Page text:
Over the past decade, commercial social media platforms have scaled up, in terms of the number of users, and scaled out, in terms of integration into public life, taking on infrastructural significance. This paper adapts sociologist Norbert Elias’s conceptualization of the civilizing process to examine the role of social media in society, arguing that social media platforms establish socially sanctioned categories of people and modes of conduct. Taking Facebook as an exemplar, the paper analyzes the pedagogical, punitive, and incentivizing practices through which platforms produce social norms and societal ideals. From the company’s ambition to become the social infrastructure of the globe and its expansionist history, to policy documents and moderation practices, to formatted interactions and incentive structures, Facebook universalizes appropriate conduct and emotional expression in accordance with the interests of brands and advertisers. With its integration of information technology and automated decision making, Facebook takes over tasks traditionally associated with institutions like the home, the school, and the workplace and acts as a civilizing infrastructure in a double sense: first, infrastructure itself is civilized by the ability to sense and judge people and actions, and second, infrastructure becomes a civilizing force in the world on the basis of these abilities. Finally, the article concludes with a discussion of the implications of civilizing infrastructure for our understanding of civility, Facebook, and infrastructural politics.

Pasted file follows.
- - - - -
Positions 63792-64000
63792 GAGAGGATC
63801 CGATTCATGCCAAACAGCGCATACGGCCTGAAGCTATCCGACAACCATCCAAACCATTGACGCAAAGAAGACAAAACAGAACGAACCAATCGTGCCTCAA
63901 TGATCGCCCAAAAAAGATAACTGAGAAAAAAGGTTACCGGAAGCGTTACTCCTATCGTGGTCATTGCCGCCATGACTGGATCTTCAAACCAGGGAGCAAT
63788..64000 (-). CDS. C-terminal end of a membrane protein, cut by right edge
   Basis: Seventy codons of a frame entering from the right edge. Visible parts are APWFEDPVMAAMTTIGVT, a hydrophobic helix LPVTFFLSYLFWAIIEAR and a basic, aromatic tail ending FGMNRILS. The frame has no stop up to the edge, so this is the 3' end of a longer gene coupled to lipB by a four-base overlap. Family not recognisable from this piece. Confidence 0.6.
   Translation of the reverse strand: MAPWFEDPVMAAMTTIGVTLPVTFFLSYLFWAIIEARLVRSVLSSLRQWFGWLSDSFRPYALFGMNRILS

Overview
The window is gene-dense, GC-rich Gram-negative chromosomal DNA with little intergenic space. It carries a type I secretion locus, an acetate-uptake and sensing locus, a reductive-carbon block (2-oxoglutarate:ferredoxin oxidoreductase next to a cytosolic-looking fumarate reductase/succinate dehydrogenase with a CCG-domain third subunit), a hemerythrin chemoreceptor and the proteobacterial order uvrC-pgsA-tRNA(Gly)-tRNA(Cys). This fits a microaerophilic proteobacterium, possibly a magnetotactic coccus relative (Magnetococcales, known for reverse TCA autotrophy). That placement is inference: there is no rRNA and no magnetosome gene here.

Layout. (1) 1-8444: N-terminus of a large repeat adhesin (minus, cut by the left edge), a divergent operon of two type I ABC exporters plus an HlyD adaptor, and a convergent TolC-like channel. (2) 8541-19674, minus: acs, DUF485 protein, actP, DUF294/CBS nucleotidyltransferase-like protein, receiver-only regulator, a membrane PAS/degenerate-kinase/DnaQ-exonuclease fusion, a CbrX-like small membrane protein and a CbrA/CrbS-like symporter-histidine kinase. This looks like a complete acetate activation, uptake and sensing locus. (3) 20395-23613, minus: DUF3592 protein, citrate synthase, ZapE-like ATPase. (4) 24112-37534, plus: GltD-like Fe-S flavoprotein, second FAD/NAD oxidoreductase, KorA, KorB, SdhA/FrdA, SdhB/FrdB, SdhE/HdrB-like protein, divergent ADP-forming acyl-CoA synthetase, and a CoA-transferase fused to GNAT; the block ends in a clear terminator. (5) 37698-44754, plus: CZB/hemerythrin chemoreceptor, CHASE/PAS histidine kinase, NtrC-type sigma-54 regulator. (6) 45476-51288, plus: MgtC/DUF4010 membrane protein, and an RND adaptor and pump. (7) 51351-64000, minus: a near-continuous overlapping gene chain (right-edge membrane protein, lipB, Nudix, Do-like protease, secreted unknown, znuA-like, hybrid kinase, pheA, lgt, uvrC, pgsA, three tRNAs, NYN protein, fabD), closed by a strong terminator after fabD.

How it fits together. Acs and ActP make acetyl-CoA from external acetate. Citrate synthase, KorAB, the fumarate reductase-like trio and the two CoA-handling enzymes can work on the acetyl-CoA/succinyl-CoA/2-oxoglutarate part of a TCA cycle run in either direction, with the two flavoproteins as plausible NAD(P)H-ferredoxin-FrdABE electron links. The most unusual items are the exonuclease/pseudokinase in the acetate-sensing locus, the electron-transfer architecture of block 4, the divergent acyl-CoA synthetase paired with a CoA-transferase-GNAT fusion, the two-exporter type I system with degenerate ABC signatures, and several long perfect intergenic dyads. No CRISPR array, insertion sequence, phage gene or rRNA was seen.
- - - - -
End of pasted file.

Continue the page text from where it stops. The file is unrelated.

Bibliographical noteFunding Information:
The author would like to thank CJ Reynolds, James N. Gilmore, Kevan Feshami, Lillian Boxman-Shabtai, and Ted Striphas for their careful readings and conversations that have strengthened the argument, along with their general contributions to the quality of everyday life.
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- civilizing process
- infrastructural politics
- social media